Boosting Transactional Performance with the Fusion-io SDK Kit; Interview with Fusion-io Sr Director Product Mgt Brent Compton Part II

The deployment of flash memory storage as either storage or memory almost inevitably results in increases in application performance. However to get the real ‘kick’ in performance that today’s transactional applications need and which flash can provide, a more elegant approach to flash’s deployment is needed. Today I continue my discussion with Fusion-io Senior Director of Product Management, Brent Compton, who elaborates on the APIs that the Fusion ioMemory SDK exposes that make this boost in transactional performance possible.

Ben: Direct access to flash RAM is definitely a foundational requirement. The ability to offload processing of key-value stores is another basic yet consistently needed functionality for developers. What else can we expect?

Brent: First, I’d like to distinguish between a ‘primitive‘ and an ‘API‘ in our SDK nomenclature. A primitive is a single, foundational interface call while an API is a family of related interface calls. For instance, the directKey-Value Store API is a family of related interface calls.

One of the primitives is the Atomic Multi-block Writes. It takes advantage of one of the native properties of our ioMemory flash translation layer: the log structured write mechanism. This mechanism provides a basic copy-on-write foundation.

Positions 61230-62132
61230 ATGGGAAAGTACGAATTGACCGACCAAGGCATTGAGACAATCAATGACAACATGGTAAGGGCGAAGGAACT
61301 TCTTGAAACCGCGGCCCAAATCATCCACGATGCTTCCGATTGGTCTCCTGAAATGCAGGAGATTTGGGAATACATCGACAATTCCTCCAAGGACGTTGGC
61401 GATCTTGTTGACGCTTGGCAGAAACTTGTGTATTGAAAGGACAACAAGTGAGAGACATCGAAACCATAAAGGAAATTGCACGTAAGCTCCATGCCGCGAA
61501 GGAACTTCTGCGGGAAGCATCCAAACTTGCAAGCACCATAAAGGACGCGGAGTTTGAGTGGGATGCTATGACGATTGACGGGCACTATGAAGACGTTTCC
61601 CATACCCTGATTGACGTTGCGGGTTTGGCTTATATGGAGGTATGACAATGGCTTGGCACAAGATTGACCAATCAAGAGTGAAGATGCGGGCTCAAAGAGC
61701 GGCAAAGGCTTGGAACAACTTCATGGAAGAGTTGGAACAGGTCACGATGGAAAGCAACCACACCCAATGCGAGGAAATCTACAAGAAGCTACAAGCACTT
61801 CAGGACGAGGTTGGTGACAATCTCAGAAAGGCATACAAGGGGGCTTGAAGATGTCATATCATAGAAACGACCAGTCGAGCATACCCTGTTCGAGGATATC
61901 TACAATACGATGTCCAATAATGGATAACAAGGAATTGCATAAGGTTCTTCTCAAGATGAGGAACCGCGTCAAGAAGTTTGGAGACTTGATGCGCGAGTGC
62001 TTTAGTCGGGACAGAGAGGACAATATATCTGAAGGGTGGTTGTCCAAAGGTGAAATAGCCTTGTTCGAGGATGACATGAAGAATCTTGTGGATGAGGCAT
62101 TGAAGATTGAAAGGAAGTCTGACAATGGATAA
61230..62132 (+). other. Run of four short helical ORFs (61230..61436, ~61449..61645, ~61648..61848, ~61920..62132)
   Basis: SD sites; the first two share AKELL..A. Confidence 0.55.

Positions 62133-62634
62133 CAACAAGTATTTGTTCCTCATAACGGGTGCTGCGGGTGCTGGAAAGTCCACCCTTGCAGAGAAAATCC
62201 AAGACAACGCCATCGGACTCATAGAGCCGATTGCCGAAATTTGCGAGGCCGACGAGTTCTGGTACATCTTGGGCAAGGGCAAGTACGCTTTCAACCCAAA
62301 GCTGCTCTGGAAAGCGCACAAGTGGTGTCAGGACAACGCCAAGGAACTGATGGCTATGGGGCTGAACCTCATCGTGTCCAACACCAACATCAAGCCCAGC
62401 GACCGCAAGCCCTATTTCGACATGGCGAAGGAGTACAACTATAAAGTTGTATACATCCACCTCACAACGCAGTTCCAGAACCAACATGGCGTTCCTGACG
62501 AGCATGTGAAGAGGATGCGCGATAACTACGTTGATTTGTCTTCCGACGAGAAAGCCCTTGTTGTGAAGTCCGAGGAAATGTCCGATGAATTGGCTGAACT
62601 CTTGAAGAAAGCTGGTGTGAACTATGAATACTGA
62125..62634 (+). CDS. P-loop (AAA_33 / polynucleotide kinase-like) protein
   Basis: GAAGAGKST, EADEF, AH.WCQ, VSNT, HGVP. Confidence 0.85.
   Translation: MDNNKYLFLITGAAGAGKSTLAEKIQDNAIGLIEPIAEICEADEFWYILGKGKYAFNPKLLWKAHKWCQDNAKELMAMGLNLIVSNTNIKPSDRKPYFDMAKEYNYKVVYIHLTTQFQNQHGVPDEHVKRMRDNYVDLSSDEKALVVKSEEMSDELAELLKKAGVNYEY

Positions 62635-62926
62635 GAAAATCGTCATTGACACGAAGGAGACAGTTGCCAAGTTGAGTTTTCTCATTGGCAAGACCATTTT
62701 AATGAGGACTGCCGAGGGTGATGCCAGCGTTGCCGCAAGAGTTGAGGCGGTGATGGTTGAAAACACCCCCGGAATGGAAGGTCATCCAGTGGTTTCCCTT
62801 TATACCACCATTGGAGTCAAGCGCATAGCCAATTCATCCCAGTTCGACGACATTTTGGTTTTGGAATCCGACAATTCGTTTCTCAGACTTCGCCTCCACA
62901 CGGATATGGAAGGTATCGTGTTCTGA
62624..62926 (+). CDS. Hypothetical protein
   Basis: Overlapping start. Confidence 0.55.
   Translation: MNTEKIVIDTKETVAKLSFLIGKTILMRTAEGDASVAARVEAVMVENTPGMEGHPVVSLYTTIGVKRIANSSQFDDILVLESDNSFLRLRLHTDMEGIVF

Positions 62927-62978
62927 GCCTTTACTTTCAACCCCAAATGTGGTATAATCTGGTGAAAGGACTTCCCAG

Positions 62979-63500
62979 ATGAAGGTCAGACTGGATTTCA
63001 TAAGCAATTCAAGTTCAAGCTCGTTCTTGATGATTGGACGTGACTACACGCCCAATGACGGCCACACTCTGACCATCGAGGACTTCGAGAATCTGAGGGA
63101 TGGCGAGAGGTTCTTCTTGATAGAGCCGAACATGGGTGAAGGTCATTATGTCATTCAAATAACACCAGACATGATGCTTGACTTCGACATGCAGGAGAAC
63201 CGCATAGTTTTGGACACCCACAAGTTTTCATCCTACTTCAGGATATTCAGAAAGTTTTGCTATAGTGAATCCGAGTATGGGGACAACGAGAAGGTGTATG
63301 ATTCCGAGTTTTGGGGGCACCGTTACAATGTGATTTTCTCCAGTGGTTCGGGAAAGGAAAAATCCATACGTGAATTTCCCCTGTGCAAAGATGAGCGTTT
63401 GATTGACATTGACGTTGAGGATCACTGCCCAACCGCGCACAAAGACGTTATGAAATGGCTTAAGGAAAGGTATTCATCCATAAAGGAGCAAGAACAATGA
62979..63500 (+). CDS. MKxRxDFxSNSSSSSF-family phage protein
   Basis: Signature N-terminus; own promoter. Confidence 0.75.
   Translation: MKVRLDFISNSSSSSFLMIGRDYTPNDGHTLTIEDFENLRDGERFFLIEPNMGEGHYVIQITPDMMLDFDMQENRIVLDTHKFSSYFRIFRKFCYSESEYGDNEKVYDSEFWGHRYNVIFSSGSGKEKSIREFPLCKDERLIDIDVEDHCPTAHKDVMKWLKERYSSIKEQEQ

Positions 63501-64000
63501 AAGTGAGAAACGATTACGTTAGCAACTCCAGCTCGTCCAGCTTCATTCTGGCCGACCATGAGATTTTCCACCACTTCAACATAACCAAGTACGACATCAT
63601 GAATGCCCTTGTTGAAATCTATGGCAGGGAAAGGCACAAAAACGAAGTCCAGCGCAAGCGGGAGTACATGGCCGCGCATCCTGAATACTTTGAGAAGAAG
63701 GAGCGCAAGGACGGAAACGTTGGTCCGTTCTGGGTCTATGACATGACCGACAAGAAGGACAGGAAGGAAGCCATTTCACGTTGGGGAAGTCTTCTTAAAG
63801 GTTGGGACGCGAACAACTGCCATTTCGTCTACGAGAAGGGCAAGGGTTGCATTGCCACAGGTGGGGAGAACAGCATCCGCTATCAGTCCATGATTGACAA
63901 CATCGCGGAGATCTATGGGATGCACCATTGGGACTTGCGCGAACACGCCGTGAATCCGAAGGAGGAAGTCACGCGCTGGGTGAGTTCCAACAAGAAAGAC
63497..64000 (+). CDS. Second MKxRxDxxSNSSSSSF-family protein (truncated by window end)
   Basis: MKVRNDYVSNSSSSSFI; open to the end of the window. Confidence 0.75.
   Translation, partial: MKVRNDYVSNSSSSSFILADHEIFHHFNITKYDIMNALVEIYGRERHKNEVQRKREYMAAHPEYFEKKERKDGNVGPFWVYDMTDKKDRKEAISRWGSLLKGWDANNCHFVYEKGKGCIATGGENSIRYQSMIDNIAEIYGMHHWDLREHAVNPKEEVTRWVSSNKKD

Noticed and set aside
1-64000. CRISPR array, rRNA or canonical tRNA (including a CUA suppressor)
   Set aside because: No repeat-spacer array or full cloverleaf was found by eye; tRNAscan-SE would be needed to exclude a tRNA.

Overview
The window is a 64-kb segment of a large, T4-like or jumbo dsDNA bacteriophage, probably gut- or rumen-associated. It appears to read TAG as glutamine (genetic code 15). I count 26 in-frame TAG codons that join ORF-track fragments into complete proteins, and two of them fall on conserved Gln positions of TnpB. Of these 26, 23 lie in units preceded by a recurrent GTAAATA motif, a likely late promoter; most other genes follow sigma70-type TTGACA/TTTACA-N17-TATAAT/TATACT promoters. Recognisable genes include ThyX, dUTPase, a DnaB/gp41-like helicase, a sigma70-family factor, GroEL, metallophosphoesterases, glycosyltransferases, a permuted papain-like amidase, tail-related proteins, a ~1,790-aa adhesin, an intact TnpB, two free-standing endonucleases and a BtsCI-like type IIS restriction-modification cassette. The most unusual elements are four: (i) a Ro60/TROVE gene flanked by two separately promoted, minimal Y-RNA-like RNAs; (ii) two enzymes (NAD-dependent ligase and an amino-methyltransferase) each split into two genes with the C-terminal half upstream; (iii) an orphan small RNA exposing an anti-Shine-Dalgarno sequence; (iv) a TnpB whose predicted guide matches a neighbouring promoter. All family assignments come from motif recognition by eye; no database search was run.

Just a simple illustration, if you write three blocks A, B and C and then you come along and update A, unlike a disk which performs a rewrite in place, ioMemory writes ‘A’ to the tail of the log. So both A and newly-written ‘A’ exist on ioMemory.

There are many different ways that applications could exploit this foundational copy-on-write property, not the least of which is to provide atomicity for multi-block writes. This occurs when an application says, “I need to write a bunch of blocks and I need to ensure that all of them are written, or none of them are written.”

A practical example of this might be writing a combination of data and metadata.  Both the data and corresponding metadata need to be written to ensure integrity of the update.  If only part of the data is written, or only the metadata is written, the data repository will be out-of-sync.  All written, or none written.

This means we have all the makings of a double buffered write. If there is any interruption to a multi-block write we have all the mechanisms in place to roll back to the previous content. We just ignore a partial write of those blocks as if it had never occurred.

We gave a sneak preview of Atomic Writes in October 2011 at Oracle Open World. In conjunction we pulled down some of the MySQL open source for the InnoDB storage engine.

We modified MySQL InnoDB by replacing its double buffered writes with native calls to our atomic multi-block write interface. We saw significant latency reductions, performance improvements with more IOPS, while reducing the code path. So it’s one of those “less code, better performance” stories.

Ben: I think those are some good examples. What other categories of APIs are available?

Brent: The next category is the memory access API family. Note the different use of words: memory access API versus direct IO API.

Flash has always been a hybrid of memory and storage but to date, its uses in industry have been storage. We’re offering the industry’s first memory access semantics to flash. There a couple of different APIs under this memory access API family. I’m going to highlight one.